One of my daughters ran to me from their garage. “Mommy, they’re starting! They’re starting!” We oohed and awed and took pictures and ate Dad’s good grapes in the gathering coolness. The show went on for another good half hour, so I needn’t have worried.

Beautiful irises in spring, one of my favorite flowers now.


What flowers have you enjoyed this summer? I’ve enjoyed my husband’s cousin sharing his love of many flowers in their yard and on their deck via Facebook. I never would have expected him to be a flower guy. 🙂

You can still request some helpful, stress relieving bookmarks titled “101 Ways to Manage Stress.” Send requests to or Another Way Media, P.O. Box 363, Singers Glen, VA 22834.

Another Way is a column by Melodie Davis, in syndication since 1987. She is the author of nine books. Another Way columns are posted at a week after newspaper publication.  

It Was That Kind of Day

Another Way for week of August 20, 2021

It Was That Kind of Day

It was our third day without a TV, waiting for the new box for our satellite hook-up to arrive, after several phone calls to service technicians failed to make things work. We’re not sure if lightning hit it or if it is just old. I don’t mind being without TV—I watch very little other than news and Jeopardy. (And of course I’m especially missing Jeopardy these days with Matt Amodio’s winning streak.)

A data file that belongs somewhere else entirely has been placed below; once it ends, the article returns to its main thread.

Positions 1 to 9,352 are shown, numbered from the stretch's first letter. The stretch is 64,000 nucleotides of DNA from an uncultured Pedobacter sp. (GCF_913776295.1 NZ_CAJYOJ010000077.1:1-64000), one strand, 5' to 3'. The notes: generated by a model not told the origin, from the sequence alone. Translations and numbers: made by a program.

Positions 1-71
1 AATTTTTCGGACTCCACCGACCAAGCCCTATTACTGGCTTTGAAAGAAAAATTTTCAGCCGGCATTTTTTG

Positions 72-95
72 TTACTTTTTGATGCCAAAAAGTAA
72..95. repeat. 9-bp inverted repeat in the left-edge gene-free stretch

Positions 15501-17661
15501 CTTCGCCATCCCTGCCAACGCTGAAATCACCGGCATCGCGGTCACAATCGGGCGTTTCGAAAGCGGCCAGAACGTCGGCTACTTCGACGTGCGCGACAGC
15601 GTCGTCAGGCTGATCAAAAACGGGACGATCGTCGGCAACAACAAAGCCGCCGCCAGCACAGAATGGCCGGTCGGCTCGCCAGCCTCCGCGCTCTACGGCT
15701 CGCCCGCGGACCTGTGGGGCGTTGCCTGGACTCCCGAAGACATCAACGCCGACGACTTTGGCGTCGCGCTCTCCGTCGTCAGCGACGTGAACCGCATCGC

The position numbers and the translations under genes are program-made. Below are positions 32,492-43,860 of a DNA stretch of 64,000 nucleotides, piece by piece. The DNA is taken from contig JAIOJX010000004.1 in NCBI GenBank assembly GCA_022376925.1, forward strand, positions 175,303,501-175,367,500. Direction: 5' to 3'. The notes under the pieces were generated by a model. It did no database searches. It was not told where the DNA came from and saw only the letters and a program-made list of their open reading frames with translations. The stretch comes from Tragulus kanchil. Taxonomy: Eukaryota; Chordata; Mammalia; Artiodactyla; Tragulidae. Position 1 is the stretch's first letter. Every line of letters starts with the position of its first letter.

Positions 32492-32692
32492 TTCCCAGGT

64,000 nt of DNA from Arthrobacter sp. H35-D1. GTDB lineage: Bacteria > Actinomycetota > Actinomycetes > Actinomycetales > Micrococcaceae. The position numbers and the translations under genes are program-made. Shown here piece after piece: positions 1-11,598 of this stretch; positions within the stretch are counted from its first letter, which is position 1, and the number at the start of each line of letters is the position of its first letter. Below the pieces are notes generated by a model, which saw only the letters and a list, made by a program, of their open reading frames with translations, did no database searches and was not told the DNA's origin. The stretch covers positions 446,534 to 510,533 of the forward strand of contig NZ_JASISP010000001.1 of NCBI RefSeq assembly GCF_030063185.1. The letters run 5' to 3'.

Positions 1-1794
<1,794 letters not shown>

So I’m canning tomato juice and oh no, one of the smoke detectors starts chirping every minute or so. That gets the dog upset right away and she wants to hang close to me with every move I make in the kitchen. She gets extremely nervous with the annoying chirps because one time when we were gone, she was stuck in the house with that annoying and nerve-wracking beep. My husband tries to track down the problem alone because I’m feverishly trying to get the tomato juice in the canner before it rains. We use an outside portable propane tank and burner to keep the heat of canning out of the house.

Rain!! We’re elated that it finally decided to rain here—after about a month of very little rain. I want to dance, we’re so so thankful, grateful, awash in heavy rain drops and almost tears. So that makes it a good day in spite of the minor first-world problems I describe above.

Husband gets on the phone with a technician from the smoke alarm people. He tries to be very polite but it soon escalates into her (the technician) yelling into the phone and him yelling back. For a half hour or more she gives him instructions and finally, finally, they trace down which detector it is and she gives her word that they will send a replacement detector because it had a ten-year warranty and we’ve only had it seven years. Finally, there is peace in the house for the dog and us.